Urine Problems in Dogs

Urine problems and medical conditions involving the urinary tract are among the most common for dogs. These problems can develop for a number of different reasons, including infections caused by bacteria or fungus, parasites, yeast, viruses and other types of disease. It's crucial that you work quickly when your pet is suffering from one of these problems in order to remove it. This will ensure that your pet does not suffer from any complications that are caused by these conditions. Additionally, it will save your pet from having to go through any unnecessary pain or discomfort.

Types of Urine Problems in Dogs

One of the most common kinds of urine problems for dogs is a urinary tract infection. A urinary tract infection is any type of infection that affects the bladder or urinary tract area. It can make the process of urinating painful and difficult. Dogs with these types of problems can have a wide variety of different symptoms and reactions.

Another type of urinary problem in dogs comes about as a result of damage or disease in the kidney. The kidneys are closely connected with the successful production and flow of urine in your pet's system. It's important to recognize that urine problems may not be unique medical issues in and of themselves, but may rather be a symptom or part of a much larger and more serious problem involving the kidneys.

Although it's generally less common than other types of urine problems, cancers of the bladder and the urinary tract can also cause a number of urine problems. For this reason, it's crucial that you detect the source of any of these problems before cancer can potentially spread or metastasize.

Symptoms of Dog Urine Problems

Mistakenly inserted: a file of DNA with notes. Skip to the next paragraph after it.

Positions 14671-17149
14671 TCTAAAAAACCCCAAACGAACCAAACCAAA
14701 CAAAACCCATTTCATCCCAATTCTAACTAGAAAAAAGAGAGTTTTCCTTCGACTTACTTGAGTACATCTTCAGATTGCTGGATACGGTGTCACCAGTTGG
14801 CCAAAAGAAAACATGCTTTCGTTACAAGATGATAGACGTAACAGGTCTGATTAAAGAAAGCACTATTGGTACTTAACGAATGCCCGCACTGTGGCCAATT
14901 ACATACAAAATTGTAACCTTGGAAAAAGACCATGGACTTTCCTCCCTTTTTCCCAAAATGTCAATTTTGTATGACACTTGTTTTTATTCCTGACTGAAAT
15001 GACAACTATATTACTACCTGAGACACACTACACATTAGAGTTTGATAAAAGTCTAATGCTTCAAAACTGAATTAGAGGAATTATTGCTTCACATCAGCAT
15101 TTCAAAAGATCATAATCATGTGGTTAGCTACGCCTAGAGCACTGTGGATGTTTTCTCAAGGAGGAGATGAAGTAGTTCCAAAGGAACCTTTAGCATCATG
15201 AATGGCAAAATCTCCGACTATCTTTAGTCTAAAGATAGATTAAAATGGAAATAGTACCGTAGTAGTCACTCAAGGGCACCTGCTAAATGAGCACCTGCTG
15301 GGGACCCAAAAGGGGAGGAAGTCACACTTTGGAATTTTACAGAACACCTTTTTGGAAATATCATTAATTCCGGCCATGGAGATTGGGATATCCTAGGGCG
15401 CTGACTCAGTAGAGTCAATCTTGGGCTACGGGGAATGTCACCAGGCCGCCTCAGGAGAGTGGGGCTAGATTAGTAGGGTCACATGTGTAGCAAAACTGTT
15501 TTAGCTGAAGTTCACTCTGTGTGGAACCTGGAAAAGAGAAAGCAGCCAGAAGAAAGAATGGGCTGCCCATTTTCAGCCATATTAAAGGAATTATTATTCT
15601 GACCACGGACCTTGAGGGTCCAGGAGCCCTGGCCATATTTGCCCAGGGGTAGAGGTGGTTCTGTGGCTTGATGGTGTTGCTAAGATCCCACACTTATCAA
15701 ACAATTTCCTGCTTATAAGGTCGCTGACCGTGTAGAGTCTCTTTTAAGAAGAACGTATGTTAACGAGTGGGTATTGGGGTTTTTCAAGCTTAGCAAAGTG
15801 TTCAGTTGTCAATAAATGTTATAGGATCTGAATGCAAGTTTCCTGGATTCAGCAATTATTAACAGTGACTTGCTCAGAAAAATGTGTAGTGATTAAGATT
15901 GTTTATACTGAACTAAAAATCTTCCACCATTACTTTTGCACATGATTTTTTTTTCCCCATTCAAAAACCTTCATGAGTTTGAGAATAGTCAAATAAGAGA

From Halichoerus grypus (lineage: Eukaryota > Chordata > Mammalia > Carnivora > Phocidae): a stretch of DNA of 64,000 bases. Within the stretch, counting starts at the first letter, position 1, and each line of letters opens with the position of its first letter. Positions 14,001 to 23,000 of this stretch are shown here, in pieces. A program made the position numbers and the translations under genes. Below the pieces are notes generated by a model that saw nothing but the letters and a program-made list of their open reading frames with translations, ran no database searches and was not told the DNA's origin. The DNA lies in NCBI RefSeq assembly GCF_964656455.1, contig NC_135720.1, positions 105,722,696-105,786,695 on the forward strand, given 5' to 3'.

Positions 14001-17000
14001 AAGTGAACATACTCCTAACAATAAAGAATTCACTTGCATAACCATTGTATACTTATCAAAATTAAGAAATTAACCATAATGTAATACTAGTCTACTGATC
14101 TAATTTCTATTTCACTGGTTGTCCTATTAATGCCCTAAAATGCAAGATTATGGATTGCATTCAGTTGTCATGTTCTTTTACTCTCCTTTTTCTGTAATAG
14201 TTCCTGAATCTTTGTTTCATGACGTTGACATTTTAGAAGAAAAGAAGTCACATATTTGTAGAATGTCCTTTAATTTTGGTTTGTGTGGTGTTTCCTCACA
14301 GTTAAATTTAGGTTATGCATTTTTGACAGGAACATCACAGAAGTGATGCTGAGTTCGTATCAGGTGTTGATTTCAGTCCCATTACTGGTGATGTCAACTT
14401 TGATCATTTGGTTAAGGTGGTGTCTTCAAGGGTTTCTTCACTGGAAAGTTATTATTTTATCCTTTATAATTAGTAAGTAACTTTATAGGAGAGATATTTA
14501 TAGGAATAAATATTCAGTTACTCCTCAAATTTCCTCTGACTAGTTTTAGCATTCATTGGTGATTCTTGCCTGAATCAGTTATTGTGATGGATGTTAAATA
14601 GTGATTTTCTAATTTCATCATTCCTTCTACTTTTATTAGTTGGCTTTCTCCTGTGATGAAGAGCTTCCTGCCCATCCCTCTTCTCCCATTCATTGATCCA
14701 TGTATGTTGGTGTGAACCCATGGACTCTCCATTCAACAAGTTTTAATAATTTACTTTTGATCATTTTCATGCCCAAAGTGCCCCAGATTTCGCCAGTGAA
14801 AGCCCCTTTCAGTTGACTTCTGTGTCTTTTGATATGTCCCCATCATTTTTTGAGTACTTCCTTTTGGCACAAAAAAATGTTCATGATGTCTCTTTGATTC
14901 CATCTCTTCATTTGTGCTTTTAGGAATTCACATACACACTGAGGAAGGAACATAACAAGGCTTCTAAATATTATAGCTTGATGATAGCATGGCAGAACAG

Depending upon the exact nature of the urine problem that your dog is facing, you'll find that there are different types of symptoms that he faces. The most common symptoms of urine problems in dogs will include some or all of the following:

  • Difficulty or straining while urinating
  • Blood in the urine
  • Frequent urination
  • Foul smelling or discolored urine
  • Increased or decreased thirst
  • Abnormal licking, scratching and rubbing of the genital area

If you notice these or any other symptoms which you think may be connected with a potential urine problem in your pet, take your dog in to the vet immediately. Take note of all of the symptoms before you do, and provide your vet with a complete list of the symptoms you detected, as well as how long they've been persistent.

Treating a Dog with a Urine Problem

The treatment for the urine problem your dog faces depends upon the nature of the problem. Infections are typically treated with antibiotic medicines. Damage to the kidneys requires a longer sustained treatment involving changes in diets, water supply, exercise and other lifestyle changes as well. Cancers oftentimes require chemotherapy or radiation treatments, and may also involve surgical excisions as well. Your vet can provide you with additional information about how to treat your pet based on his particular condition.